If you have not been following the situation in Nicaragua, it’s too complex for me to explain here. I don’t even know if I can summarize accurately, but we’re experiencing severe civil unrest as the division between those who support the President and those who demand his immediate removal deepens and grows more violent. If you want to know more, you can read these articles or contact me.
We’ve lived here, in this “developing country,” for seven years and experienced some inconveniences and a few genuine problems (the kind that might make you self-consciously dub yours “first-world problems”). We’ve also experienced a massive adjustment and adaptation–as well we should have. We love living here. To be more precise, we love the people here, and we have grown to love this beautiful, troubled country.
We’ve never before experienced anything like what is happening now.
My daughter just said, “I’m sick of all the uncertainty. I just want to know what’s going to happen.”
We’re all inclined to think about things in terms of how they impact us. This is human nature. I don’t think it’s a bad thing unless it’s to an extreme; perhaps the process of maturity is growing to think about situations, and life in general, in terms of how it impacts others and not just ourselves. I’m talking about myself here, not my daugther.
The impact on us: our school has been cancelled for the better part of three weeks now. Shortened days or no school at all starting two days after we went to Ireland, so the twentieth of April. I think we’ve had 3 full school days in three weeks. Last Friday, we tried to cancel school because the busses would have to cross through demonstrations and some could not make it to school at all. The ones that made it through were told, just as they arrived, to turn around and take the students home again.
These aren’t easy decisions for our administration to make. There is much at stake. Obviously, the safety of our kids is the highest concern. Information we obtain on what is happening around Managua is always uncertain. We know certain locations simply are not safe now. But others can flare up instantly. We hear about planned protests and counter-protests. We use the best discernment we can in a morass of uncertainty.
Our basketball teams, boys and girls, just went to Costa Rica for the yearly sports festival to which we’re invited. We departed Wednesday, after a very long and complicated decision-making process about whether we should go at all. The pressing question was: will the kids be safe, especially on their return?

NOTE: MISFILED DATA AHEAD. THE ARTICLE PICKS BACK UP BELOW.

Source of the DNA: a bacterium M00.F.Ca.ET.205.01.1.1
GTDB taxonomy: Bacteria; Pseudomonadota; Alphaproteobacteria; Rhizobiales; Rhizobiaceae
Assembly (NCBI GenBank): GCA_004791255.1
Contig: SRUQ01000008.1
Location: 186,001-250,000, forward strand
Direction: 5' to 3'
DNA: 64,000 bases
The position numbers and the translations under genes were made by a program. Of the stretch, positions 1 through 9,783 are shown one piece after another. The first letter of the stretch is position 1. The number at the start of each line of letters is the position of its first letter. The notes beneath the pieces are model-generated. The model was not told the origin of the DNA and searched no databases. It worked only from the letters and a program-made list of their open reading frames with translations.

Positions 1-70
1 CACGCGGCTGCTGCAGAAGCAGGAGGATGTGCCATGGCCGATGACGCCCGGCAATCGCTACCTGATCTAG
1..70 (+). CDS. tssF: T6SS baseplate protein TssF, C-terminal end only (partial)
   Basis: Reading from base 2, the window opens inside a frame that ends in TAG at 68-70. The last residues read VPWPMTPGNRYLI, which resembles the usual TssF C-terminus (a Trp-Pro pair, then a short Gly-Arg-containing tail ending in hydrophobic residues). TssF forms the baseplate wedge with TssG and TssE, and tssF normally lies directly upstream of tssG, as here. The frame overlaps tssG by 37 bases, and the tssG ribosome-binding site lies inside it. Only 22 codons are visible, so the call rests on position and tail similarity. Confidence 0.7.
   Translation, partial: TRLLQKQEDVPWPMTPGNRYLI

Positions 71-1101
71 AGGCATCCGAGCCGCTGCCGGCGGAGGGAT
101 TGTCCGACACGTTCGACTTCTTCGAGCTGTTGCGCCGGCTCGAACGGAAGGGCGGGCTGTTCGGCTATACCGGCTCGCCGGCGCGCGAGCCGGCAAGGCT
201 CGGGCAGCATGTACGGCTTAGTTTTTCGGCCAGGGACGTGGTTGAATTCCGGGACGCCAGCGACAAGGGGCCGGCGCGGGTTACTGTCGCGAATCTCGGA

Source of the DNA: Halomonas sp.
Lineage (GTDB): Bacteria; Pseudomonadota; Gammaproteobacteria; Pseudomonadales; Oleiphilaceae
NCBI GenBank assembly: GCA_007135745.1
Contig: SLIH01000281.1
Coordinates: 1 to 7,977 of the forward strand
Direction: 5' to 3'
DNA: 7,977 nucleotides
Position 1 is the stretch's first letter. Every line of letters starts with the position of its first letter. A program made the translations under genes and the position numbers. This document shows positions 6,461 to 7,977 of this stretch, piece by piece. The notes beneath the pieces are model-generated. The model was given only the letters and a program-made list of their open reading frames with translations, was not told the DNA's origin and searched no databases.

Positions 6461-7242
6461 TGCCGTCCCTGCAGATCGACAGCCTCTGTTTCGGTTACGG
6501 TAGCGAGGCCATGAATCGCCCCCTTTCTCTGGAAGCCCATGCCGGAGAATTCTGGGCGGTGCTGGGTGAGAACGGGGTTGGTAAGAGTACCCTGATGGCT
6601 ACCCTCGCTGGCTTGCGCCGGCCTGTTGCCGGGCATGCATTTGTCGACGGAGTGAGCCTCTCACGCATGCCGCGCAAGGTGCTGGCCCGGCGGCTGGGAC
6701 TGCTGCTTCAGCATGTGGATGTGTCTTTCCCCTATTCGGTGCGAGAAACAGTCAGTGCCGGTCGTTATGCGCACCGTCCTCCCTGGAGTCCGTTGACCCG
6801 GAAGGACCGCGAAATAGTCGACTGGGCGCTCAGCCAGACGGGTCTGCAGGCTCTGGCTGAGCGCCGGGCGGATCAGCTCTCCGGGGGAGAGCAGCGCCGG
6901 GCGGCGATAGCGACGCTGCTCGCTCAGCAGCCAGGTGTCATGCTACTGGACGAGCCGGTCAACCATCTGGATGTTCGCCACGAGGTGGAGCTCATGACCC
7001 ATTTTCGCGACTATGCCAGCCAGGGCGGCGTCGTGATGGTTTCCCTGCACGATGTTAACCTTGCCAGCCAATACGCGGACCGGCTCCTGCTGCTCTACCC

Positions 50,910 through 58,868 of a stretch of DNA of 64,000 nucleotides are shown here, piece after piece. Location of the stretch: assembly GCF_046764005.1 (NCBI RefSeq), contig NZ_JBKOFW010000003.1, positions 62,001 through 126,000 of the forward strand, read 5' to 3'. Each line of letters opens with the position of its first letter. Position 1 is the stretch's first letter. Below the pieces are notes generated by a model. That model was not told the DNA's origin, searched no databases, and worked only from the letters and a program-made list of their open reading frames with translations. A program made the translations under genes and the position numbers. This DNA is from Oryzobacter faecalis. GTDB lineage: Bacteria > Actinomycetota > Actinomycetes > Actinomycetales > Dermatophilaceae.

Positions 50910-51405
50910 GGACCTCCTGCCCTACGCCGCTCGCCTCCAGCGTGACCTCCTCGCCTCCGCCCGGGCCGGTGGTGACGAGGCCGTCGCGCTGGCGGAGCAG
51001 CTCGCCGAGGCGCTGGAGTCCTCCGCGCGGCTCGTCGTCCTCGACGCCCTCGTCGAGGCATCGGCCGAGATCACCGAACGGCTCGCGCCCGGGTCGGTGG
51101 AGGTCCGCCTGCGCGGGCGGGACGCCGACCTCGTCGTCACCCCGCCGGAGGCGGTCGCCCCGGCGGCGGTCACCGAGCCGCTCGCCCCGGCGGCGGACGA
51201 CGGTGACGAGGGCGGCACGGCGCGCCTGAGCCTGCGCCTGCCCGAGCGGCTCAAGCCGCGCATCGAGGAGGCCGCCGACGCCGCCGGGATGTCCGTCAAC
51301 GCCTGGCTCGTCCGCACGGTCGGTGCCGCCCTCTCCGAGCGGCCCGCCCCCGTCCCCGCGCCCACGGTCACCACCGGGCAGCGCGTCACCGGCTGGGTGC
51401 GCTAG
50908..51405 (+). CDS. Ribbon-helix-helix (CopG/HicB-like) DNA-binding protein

Then last night (Saturday), we got word that there were massive protests scheduled for today and, moreover, that tomorow (Monday) would likely get much worse with the scheduled dialogue between the government and protesting parties. Nobody knows for sure what will happen when such news goes out. But decisions have to be made. Our administration decided we needed to skip each team’s last game and return as early as possible Sunday (yep, today. Good math.) to be cautious. To be wise. To be better safe than sorry.
Nothing happened on the way home. We left five hours earlier than originally planned–we would have left at 11:30AM (at the earliest), and this after our games had already been switched to the first scheduled for the day–and made record time getting back. We saw two small groups of people, within a few kilometers of the school, standking on the side of the road, waving flags. That was all.
However, we’d gotten reports that one of the towns we needed to pass through might be blocked. The bus company from which we rented the bus, which has direct knowledge of all its routes, took the extraordinary precaution of having us switch busses, mid-route. I know, it sounds like something you’d do if you were trying to elude your pursuers (“We’ll stop and switch getaway cars in that deserted garage…”), but we did it in case we had to take backroads or go through large blockades and needed more mobility. In other words, the bus company anticipated we might have a much harder, more precarious drive and took steps to prepare.
To be clear, I’m not complaining that we came back early–though as coach, sure, I was disappointed–I’m giving this example to convey what we’re experiencing right now in this country we love. My daughter is in her senior year and everything about the end of this school year is uncertain. We are preparing to move back to the States after our school year ends, but in addition to making plans and prioitizing good closure, we’re trying to navigate each day’s developments and variables and be wise and cautious While. Not. Overreacting.
No one knows what will happen here next. Will violence increase? Will there be any compromise reached when the dialogue, reportedly scheduled for tomorrow, takes place between the government and the protesters? Will the protests lose momentum as people suffering poverty reach their limits–when you live without margin, this can happen quickly–and have no choice but to return to “normal” life?
Several friends have told me that what is happening now resembles what happened in 1979 and 1980. This startles me the most. We know our history.
We pray to learn from history.
We pray for peace and justice.
We don’t know what will happen next.